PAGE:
Quick and Easy – Dan Crosson

For many of us, it would be difficult to imagine life without some of our most common home appliances. Dishwashers, laundry machines, refrigerators, and the college favorite microwave all make our lives easier by minimizing the time and effort required for daily household tasks.  However, such standard and now mundane amenities were once at the cutting edge of household technology, and likely not as long ago as one might think. “Quick and Easy”, a chapter of Susan Strasser’s book Never Done: A History of American Housework, outlines the role home appliances have played in the typical American home.

Throughout the Great Depression and active World War II years, many American households did the majority of their daily tasks in the home and by hand, with the wife of the household handling the majority of this work. Once the economy recovered in the post-war years, home appliances began to emerge. Among the first were laundry machines, both for the home as well as those found in commercial laundromats. Simultaneously, new gas fueled ovens and stoves took the labor out of fueling the cooking process with traditional wood burning.

In the decades that followed the end of the war, new industries emerged to coincide with the rise of new appliances. Freezers were initially slow to catch on with consumers, but as they rose in popularity, the frozen food industry began to take hold. Initially freezers allowed for families to stock up on large amounts of food for extended future use, but with the rise of the frozen food industry, now fully prepared ready to eat foods became available. Similarly, a market for new laundry detergents emerged as more homes purchased their own washers. Essentially, each emerging appliance ushered in various new products to create a rapidly expanding economy of household products.

This trend of “quick and easy” continued to expand into the 1960s through the 1980s. The easy frozen foods now had an easier method of preparing them in the microwave oven.  The majority of households now had dishwashers, modern washing machines, and now driers. As this technological evolution rose, it changed many of the traditional dynamics of the American household, especially as it pertained to women. Positively, new technology allowed women to pursue ambitions outside of the home. As household tasks took less time and effort, women were left increasingly free to pursue their own professional goals. The traditional role of being a housewife became an increasingly outdated notion.  Women could achieve a full day of work, and then return home and use technology to still keep their household in order.

Despite the benefits, there were some aspects of technology that had impacts one could consider somewhat negative, especially to older generations resistant to change. For example, many women valued the social time they spent with their neighbors outdoors hanging laundry to dry, or even at laundromats when household units were still relatively rare. Dish washing was once a task shared throughout the family, especially with children. It provided valuable family interaction as it was relatively time consuming. Modern dishwashers made this once lengthy task a simple matter of loading and unloading, and some missed the family activity this chore once provided.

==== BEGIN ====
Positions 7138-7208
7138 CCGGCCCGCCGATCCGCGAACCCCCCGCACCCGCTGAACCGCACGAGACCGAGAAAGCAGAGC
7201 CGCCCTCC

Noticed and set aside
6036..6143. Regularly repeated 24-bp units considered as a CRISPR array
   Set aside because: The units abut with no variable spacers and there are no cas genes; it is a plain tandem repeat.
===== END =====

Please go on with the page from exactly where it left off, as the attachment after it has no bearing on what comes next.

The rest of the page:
As Strasser lays out this evolution in household technology, it is easy to see that that the trend of “quick and easy” was more than just a rise in convenience and ease of use. Technology sparked a change in the economy, general society, and even the most intimate aspects of family dynamics. While America was already immensely powerful following WWII, the growth in household technology spurred the population towards the individualistic style society we see today in the most developed countries. This of course has its advantages; after all, a collectivist family structure focused on shared household labor is usually found in states that struggle on many levels, with women bearing the brunt of everyday home tasks.  Still, Strasser’s writing leaves one to wonder what has been lost in the wake of technology. Is technology in the home paving the way to a brighter and stress free lifestyle in the home, or are we losing aspects of the traditional household once held dear? There certainly is no easy answer, leaving us to simply see where the “quick and easy” lifestyle continues to take us.


Strasser, Susan. Never Done: A History of American Housework. New York: Pantheon Books, 1982. https://canvas.vt.edu/courses/56760/files/folder/Women%20and%20Technology?preview=4499405.
Word Count: 729

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